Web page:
Type the rest of your post here.



Cuts to National Service Funding



In his February 5th budget request to Congress for Fiscal Year 2008,
President Bush proposed deepening last year's cuts to the Corporation
for National and Community Service. Included were reductions of $5
million for Learn and Service America, $9.2 million for
AmeriCorps*State and National, $5.7 million for AmeriCorps*VISTA, $25.1
million for AmeriCorps*NCCC, $16.1 million for the National Service
Trust, and $13 million for the Senior Corps. In all, the Corporation's
budget would be cut by more than $84 million, continuing the downward
trend since Fiscal Year 2004. To learn more, visit and



consuming to fill imaginary voids...

This is a blurb posted in the Daily OM. I find it an interesting read each morning, and helps me to think about things in ways I may not have considered or connect topics in ways I hadn't imagined. To subscribe, go to: You might find you like it :)...

February 20, 2007
Consuming To Heal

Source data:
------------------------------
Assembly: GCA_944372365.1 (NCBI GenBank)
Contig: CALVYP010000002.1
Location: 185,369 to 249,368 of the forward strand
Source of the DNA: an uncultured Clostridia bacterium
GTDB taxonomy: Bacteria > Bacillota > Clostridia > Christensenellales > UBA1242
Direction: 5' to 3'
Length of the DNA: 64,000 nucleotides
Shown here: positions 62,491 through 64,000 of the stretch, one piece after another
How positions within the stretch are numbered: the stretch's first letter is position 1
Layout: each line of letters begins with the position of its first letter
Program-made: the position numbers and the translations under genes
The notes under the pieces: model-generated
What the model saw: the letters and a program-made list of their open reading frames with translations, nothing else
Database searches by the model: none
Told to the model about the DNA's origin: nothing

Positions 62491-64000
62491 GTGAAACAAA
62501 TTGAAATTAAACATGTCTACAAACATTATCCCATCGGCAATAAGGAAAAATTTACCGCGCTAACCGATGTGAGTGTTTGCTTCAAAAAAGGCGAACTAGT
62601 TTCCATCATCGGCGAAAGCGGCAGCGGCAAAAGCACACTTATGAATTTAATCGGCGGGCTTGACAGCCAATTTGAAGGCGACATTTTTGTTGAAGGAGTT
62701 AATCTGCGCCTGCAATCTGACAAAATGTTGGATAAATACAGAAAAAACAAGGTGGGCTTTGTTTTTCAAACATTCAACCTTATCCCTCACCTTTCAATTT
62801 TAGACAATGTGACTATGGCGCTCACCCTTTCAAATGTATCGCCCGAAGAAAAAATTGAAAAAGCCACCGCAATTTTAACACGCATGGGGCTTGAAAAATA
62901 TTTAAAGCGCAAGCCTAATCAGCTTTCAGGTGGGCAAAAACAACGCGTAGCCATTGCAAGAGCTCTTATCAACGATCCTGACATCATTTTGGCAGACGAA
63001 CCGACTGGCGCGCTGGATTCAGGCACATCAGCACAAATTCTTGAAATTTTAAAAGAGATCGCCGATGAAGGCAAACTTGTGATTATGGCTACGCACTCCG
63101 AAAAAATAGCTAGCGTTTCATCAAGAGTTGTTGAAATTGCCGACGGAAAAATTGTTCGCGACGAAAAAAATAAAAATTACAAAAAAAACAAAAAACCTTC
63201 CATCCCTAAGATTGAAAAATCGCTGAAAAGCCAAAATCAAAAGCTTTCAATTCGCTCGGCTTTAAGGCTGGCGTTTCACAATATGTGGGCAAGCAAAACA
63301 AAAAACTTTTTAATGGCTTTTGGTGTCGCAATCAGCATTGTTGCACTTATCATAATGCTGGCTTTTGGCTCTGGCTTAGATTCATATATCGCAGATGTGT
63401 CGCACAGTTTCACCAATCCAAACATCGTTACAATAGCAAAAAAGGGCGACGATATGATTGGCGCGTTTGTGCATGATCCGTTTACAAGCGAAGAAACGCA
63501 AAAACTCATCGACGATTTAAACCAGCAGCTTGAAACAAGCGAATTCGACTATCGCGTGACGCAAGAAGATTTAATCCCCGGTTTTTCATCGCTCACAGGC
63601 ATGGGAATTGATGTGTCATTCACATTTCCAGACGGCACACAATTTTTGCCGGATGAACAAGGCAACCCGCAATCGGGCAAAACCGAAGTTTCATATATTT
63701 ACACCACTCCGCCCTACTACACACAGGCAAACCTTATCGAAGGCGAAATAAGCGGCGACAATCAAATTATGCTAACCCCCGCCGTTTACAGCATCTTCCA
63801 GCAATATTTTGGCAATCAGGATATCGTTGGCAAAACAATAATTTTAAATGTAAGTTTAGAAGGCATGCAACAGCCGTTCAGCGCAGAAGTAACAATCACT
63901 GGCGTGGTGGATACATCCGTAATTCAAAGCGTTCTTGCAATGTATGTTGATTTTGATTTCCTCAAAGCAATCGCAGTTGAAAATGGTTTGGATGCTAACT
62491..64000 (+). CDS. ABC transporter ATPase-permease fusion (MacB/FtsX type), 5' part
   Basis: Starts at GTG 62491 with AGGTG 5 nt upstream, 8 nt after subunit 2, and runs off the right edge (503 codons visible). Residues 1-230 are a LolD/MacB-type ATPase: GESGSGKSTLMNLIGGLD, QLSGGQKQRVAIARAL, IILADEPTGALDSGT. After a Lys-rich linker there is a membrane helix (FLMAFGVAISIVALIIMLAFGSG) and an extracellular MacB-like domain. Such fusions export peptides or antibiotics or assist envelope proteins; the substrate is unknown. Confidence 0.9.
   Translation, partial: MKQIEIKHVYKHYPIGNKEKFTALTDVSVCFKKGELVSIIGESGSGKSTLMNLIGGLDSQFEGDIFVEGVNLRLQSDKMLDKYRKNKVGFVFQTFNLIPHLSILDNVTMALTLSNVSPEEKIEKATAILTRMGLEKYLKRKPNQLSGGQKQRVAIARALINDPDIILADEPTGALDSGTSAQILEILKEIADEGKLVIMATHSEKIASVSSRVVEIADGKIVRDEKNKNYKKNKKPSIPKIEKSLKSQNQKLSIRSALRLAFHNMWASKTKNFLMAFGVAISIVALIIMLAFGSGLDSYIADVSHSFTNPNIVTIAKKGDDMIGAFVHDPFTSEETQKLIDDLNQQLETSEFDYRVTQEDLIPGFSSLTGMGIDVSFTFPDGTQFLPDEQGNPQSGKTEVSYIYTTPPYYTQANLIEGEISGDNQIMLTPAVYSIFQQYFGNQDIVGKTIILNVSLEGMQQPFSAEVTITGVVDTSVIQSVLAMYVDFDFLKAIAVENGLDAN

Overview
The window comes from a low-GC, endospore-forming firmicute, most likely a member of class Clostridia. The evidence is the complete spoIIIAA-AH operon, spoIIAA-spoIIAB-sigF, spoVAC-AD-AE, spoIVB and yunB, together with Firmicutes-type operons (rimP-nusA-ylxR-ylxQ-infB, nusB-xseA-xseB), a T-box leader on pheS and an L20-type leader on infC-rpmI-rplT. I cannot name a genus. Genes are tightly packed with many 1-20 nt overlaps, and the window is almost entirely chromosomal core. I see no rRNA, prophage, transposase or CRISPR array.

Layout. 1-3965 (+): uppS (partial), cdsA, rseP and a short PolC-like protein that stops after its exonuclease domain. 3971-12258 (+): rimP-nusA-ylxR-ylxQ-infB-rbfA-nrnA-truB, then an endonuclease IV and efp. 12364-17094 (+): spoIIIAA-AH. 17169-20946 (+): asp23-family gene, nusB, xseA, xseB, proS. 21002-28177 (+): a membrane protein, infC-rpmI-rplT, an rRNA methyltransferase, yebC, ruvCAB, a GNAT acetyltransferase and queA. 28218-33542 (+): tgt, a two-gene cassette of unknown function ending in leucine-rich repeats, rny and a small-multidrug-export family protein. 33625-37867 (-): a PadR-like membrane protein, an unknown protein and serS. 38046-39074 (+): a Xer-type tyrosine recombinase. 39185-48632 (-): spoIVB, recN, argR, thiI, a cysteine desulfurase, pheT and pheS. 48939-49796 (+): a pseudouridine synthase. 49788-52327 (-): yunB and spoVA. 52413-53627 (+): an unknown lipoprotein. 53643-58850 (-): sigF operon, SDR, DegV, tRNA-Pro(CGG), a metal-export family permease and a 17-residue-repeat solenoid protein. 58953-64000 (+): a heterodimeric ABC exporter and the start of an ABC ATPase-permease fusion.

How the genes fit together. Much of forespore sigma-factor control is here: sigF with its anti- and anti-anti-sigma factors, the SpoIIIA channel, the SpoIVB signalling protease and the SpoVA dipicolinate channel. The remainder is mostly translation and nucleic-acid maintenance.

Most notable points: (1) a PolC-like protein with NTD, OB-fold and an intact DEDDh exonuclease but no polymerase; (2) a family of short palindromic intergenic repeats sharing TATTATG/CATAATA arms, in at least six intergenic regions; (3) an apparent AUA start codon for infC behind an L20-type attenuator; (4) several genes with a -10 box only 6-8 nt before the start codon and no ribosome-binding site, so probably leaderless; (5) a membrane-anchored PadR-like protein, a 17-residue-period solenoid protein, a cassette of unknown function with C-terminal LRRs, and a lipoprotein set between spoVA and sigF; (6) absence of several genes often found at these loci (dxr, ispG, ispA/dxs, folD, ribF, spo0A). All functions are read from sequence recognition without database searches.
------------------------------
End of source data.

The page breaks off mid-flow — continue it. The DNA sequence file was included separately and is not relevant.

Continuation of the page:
Filling Imaginary Voids

In our culture today, we are constantly encouraged to consume. This includes food as well as purchasing ever newer items that we may not need, often using money that we may not actually have. It could be that we are trying to fill a void we feel within ourselves, but if we take the time to examine it, we know deep inside that this is not the solution. We may notice how quickly the joy fades after our purchase or once the food we've enjoyed is gone, and how soon we feel the urge to do so again. This is a symptom of disconnection from our true selves, so the first step toward balance is connection to our center.